Lara was randomly selected as the most recent book giveaway, Backyard Medicine: Harvest and Make Your Own Herbal Remedies by Julie Bruton-Seal and Matthew Seal. I’ve decided to extend this giveaway to one person on the newsletter list. I’ll be randomly choosing a winner on the morning of Monday, July 22, so you have until then to sign up. Please note that you are in the draw if you are already receiving the weekly newsletter.
Oh, how I love my alembic copper still! I’ve been having such a great time experimenting with it over these past few weeks. The process of distilling plant matter in water to make hydrosol is creative and right brained, but it also engages my left brain in just the right way. It feels like alchemy, cooking, science, and sculpture rolled into one.
I live smack dab inside an urban forest of linden aka lime (Tilia) and at no time is that more obvious than mid-June-July when the trees are dripping with blooms. Their sticky sweet, floral scent is so strong, my bet is that even if you have never noticed the trees, chances are good that you are familiar with their smell.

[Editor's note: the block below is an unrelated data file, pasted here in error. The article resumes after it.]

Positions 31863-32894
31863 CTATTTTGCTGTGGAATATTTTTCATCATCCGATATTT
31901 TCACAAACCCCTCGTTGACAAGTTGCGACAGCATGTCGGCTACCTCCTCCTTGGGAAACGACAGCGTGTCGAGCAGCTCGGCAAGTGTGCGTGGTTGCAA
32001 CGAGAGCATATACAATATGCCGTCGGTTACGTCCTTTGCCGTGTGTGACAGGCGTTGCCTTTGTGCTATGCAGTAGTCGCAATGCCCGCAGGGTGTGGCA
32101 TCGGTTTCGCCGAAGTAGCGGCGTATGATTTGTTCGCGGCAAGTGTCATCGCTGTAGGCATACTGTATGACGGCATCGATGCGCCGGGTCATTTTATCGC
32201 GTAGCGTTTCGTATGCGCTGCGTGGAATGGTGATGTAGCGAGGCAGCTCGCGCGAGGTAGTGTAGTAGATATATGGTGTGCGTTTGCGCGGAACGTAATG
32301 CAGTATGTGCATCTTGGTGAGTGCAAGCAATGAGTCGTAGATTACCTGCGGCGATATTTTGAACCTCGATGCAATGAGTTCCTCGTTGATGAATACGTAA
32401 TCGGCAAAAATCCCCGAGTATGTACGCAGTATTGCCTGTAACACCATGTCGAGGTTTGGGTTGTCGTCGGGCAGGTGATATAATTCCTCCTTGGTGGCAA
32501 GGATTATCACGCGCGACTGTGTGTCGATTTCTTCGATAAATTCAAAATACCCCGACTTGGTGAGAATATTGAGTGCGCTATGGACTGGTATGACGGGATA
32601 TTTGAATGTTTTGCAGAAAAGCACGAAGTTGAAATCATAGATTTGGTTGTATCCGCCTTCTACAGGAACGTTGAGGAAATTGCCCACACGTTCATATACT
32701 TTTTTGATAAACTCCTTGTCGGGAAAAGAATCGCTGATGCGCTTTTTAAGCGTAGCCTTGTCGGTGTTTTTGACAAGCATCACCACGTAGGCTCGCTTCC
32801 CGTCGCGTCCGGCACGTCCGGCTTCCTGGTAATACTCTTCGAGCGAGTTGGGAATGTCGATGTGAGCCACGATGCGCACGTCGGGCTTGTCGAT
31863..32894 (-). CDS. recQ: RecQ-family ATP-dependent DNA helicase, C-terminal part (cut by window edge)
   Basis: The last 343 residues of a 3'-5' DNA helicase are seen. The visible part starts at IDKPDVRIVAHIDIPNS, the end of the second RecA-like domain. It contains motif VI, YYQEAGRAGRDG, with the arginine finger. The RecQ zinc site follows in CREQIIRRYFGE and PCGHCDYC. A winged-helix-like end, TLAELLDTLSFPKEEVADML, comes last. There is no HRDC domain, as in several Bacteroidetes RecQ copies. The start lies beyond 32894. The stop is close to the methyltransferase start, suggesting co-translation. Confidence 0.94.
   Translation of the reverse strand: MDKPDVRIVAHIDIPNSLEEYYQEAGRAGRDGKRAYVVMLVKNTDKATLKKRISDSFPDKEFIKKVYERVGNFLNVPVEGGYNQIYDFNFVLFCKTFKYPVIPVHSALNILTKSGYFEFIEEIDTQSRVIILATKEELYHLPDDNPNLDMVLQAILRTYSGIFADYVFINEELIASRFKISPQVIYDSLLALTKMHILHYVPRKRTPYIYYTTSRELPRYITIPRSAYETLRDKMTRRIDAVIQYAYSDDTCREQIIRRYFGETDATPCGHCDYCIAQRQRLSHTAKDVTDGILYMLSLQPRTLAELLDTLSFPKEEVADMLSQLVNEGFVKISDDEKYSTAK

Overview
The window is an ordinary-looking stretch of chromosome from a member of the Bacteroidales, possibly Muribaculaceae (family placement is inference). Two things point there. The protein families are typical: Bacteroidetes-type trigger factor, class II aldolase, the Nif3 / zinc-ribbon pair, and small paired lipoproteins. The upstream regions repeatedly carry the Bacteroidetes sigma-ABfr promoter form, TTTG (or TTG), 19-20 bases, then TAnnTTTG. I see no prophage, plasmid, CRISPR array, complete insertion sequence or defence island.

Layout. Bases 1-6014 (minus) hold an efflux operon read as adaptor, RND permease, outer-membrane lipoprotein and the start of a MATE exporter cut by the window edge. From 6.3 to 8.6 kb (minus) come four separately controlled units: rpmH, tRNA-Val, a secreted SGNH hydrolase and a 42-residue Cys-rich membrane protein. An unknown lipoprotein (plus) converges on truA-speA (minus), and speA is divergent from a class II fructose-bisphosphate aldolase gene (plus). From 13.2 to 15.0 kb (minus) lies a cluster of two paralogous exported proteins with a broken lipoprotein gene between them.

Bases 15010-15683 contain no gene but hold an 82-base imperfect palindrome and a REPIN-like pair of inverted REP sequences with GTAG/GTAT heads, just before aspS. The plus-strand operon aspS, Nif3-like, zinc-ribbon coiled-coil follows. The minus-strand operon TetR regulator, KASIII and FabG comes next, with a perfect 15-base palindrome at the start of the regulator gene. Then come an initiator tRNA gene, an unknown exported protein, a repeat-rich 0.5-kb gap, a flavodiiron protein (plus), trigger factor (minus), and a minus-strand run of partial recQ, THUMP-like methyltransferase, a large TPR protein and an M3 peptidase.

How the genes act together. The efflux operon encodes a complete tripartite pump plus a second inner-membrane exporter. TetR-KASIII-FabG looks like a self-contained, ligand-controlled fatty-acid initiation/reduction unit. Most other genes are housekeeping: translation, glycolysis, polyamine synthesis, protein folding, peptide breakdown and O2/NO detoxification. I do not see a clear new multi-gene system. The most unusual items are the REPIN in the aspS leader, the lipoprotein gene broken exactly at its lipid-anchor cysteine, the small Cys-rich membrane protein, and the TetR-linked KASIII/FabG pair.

Did you know that linden flowers make a sweet and delicious honey-like herbal tisane? The tea, made from dried flowers is popular in Europe, but virtually unheard of here in North America. It has soporific properties, meaning that it makes you sleepy, and is often used as a nighttime drink to calm and relax after a busy day.
I got a handmade wooden pinhole camera for my 30th and now, with a month left before I turn 40, I have gifted myself this beautiful handmade alembic copper still from Portugal.
I’ve been doing a lot of wildcrafting this season and have been experimenting with D.I.Y methods for making plant hydrosols aka floral waters (although not only using flowers) from plant materials grown in my garden. Having tried and tried again repeatedly and having achieved some successes, but still not completely satisfied with the results, I got the crazy idea to buy an old-fashioned copper still and do it up proper. [I will write about what I learned through these experiments at another time.]